On a busy day at the White House

Trump can multitask, at least he can when he has to pay off his consigliere.

On a busy day at the White House, President Trump hosted senators to talk about tax cuts, accused a Democratic congresswoman of distorting his condolence call to a soldier’s widow and suffered another court defeat for his travel ban targeting Muslim countries.

And at some point on Wednesday, Oct. 18, 2017, Mr. Trump took the time to sign a $35,000 check to his lawyer, who had made hush payments to prevent alleged sexual misconduct from being exposed before the 2016 presidential election.

As one does, you know.

At the heart of last week’s congressional testimony by Michael D. Cohen, Mr. Trump’s former lawyer, was the sensational accusation that the sitting president of the United States financed an illegal cover-up from inside the White House. The dates on the newly available checks shed light on the parallel lives Mr. Trump was living by this account — at once managing affairs of state while quietly paying the price of keeping his personal secrets out of the public eye.

The president hosted a foreign leader in the Oval Office, then wrote a check. He haggled over legislation, then wrote a check. He traveled abroad, then wrote a check. On the same day he reportedly pressured the F.B.I. director to drop an investigation into a former aide, the president’s trust issued a check to Mr. Cohen in furtherance of what federal prosecutors have called a criminal scheme to violate campaign finance laws at the direction of Mr. Trump.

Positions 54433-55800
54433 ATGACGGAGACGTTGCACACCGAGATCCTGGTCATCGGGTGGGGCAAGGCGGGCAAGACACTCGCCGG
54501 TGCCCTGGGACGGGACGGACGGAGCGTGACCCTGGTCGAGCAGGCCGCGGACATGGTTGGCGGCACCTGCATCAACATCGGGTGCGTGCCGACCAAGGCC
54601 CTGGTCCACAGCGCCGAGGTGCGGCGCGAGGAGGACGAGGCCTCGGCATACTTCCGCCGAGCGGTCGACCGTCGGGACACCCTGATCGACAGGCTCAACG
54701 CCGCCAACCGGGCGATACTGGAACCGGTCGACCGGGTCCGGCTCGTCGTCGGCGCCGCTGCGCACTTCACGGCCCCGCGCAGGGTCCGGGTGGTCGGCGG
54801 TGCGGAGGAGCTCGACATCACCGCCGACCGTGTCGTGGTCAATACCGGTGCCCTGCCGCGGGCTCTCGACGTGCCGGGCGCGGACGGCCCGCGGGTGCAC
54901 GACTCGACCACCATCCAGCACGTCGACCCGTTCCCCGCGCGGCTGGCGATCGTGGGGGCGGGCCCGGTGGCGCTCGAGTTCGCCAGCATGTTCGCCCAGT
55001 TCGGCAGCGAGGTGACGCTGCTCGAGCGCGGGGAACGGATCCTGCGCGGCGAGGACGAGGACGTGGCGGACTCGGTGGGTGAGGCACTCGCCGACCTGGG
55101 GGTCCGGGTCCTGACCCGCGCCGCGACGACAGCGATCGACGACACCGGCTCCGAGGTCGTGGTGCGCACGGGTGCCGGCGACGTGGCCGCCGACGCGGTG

Some days were more corrupt than others.

Jim Jordan says meh it’s no big deal plus we knew that already. Others disagree.

“The $35,000 is an indication of the quality of that evidence, and it both shows the extent of Trump’s leading role and now leaves little doubt that he faces criminal prosecution after he leaves office for the same offenses for which Cohen will serve time,” said Robert F. Bauer, a law professor at New York University and former White House counsel for President Barack Obama.

Indeed, some people close to Mr. Trump have privately predicted that he will ultimately choose to seek a second term in part because of his legal exposure if he is not president. While there is no legal consensus on the matter, Justice Department policy says that a president cannot be indicted while in office.

Ok that would be a first – a president seeking a second term as a cunning plan to avoid prison.

The Times tells us what else Trump was doing on the day he signed each check the Times has (a couple are missing). This one has a certain drollness to it, until one gets to the Putin part:

After the Oct. 18 check came one on Nov. 21, just two days before Thanksgiving when Mr. Trump pardoned a turkey, saying, “I feel so good about myself,” and then defended Roy S. Moore, the Republican Senate candidate in Alabama who had been accused of sexual misconduct with teenage girls. Mr. Trump also spoke by telephone that day with President Vladimir V. Putin of Russia.

Let’s make him feel bad about himself.

4 Responses to “On a busy day at the White House”

Leave a Comment

Subscribe without commenting